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Illegal Alien Keeps $2 Million : Lottery Winner May Also Get a Free Trip to Mexico

Times Staff Writer

A young San Jose laborer--who admitted that he is an illegal alien after winning $2 million this week in the state lottery--will get to keep his fortune, but he may have to leave the United States to spend it.

The Immigration and Naturalization Service launched an investigation into the status of Jose Caballero, a 24-year-old furniture deliveryman, after news reports of his windfall reached INS offices Tuesday.

“He’s no different than any other illegal alien,” said Harold Ezell, INS regional commissioner. “He will not get preferential treatment nor get ignored by us because he won all this money. . . . We’re after illegal aliens who are taking the jobs of U.S. citizens.”

Caballero, a bachelor who slipped across the border into the United States a year ago from his hometown of Apatzingan, Mexico, became an instant celebrity Monday when he was one of four people to win the lottery’s top prize during a televised wheel-spinning event in Hollywood.

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Until he became a big winner, the young man was thought to be in the country legally. But after the spin, Caballero privately unloaded his bombshell to lottery officials.

“It was one of those gambles he was willing to take,” said lottery deputy director Jamie Bailey, the first person Caballero told of his illegal status. “Never did he expect to be a $2-million winner.”

Lottery officials quickly assured the new winner, however, that the $2-million prize is his to keep.

“They said it was no problem,” Caballero said at a news conference Tuesday in San Jose, with his sister-in-law acting as interpreter. “They said, ‘You paid a dollar for that ticket. You got a winning number.’ ”

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Faces Two Choices

Lottery director Mark Michalko explained that his agency is not in the immigration business. “People are able to come in from any place in the world, win the lottery and we pay them,” he said. A $70,000 check, representing the first installment on his winnings, has already been mailed to Caballero, said lottery spokesman Bill Seaton.

According to Ezell, once INS officers determine the facts in Caballero’s case, the young Mexican--who said he wants to use his windfall to open a furniture manufacturing business--will be “given two choices.” He can return to Mexico voluntarily, Ezell said, or face a deportation hearing in front of an immigration judge.

Brother Is Resident Alien

Caballero lives in San Jose with a brother, who is a permanent resident alien, and his sister-in-law, who is a citizen. In addition, the new winner has several cousins who reside here legally. Ezell said that under certain circumstances Caballero’s relatives could act as sponsors for him to stay.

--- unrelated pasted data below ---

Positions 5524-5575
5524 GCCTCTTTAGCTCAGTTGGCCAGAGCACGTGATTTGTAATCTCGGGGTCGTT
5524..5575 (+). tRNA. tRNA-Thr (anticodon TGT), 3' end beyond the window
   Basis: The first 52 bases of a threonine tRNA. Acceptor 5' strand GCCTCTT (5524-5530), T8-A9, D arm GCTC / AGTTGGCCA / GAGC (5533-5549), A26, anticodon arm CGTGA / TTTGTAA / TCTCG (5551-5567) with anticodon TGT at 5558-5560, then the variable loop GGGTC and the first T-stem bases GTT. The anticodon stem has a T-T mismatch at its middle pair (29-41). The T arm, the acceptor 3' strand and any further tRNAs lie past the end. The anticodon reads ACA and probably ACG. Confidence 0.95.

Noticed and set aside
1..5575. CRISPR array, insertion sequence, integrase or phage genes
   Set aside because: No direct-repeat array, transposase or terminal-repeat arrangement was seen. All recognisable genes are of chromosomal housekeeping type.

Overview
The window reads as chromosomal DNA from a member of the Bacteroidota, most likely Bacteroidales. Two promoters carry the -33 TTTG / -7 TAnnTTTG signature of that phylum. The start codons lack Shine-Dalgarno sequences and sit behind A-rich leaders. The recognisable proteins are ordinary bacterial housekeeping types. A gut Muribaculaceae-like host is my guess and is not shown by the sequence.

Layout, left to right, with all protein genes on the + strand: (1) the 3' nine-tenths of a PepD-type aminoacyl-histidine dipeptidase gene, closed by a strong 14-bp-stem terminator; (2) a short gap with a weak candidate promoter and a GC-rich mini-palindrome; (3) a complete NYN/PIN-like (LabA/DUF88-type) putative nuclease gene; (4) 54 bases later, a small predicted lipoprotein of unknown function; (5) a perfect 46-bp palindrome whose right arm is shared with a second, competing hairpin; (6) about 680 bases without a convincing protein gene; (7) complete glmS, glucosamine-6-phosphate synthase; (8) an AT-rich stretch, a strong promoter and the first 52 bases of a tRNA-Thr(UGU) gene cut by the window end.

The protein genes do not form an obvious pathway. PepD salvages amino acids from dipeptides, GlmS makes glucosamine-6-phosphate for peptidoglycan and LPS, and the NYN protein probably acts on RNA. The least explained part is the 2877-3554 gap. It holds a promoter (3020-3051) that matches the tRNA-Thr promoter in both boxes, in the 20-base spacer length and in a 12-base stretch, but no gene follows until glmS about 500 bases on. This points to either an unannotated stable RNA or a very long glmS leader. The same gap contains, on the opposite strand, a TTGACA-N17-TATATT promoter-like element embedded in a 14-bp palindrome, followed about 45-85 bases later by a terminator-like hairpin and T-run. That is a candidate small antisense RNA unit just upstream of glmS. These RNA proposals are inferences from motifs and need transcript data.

Caballero faced his immigration woes philosophically.

“I am prepared to do whatever I have to do honorably,” he said through an interpreter. “But what I want is to become a citizen.”

Caballero said he is not interested in returning to Mexico even though he could live like a king there. At the current exchange rate, Caballero’s jackpot winnings--$1.4 million after taxes--would amount to about 680 million Mexican pesos.

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IRS to Take 30%

“I love this country,” he said. “I love San Jose.”

The lottery’s $2-million winners are paid $100,000 a year for 20 years, minus 20% for federal income taxes. The Internal Revenue Service said Caballero will have a 30% bite taken from his check because he is not a U.S. citizen and that 30% will continue to be deducted should Caballero have to return to Mexico.

Caballero said he is concerned that he may have to pay both U.S. and Mexican taxes if he is deported.

Caballero left his parents and eight brothers and sisters in Apatzingan, 200 miles west of Mexico City, to sneak across the border in 1984.

“It was no problem,” he said when asked about crossing into the United States.

Caballero described his family as middle class--his father is a loan officer in a bank and his mother owns a fruit warehouse.

Caballero speaks little English, so his sister-in-law, Blanca Caballero, 22, has been pressed into service to field the barrage of questions coming Caballero’s way since Monday night.

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His only English words Tuesday came in reply to a question about when he would like to become an American citizen.

“Right now,” he said.

Meanwhile, Caballero was not the only one who faced legal action after taking part in the lottery’s jackpot spin.

Prosecutors in Sacramento, Riverside and San Luis Obispo counties say they will attach all the winnings of Joseph M. Frontino, 33, a Riverside hospital worker, who won $10,000 in the lottery’s Oct. 28 spin-off.

Frontino owes a total of $11,600 to at least three children involved in Superior Court cases in the three counties, according to Michael Barber of the Sacramento County district attorney’s office.

The state has stopped payment on Frontino’s winnings, and a hearing is scheduled Nov. 14 in Riverside County Superior Court.


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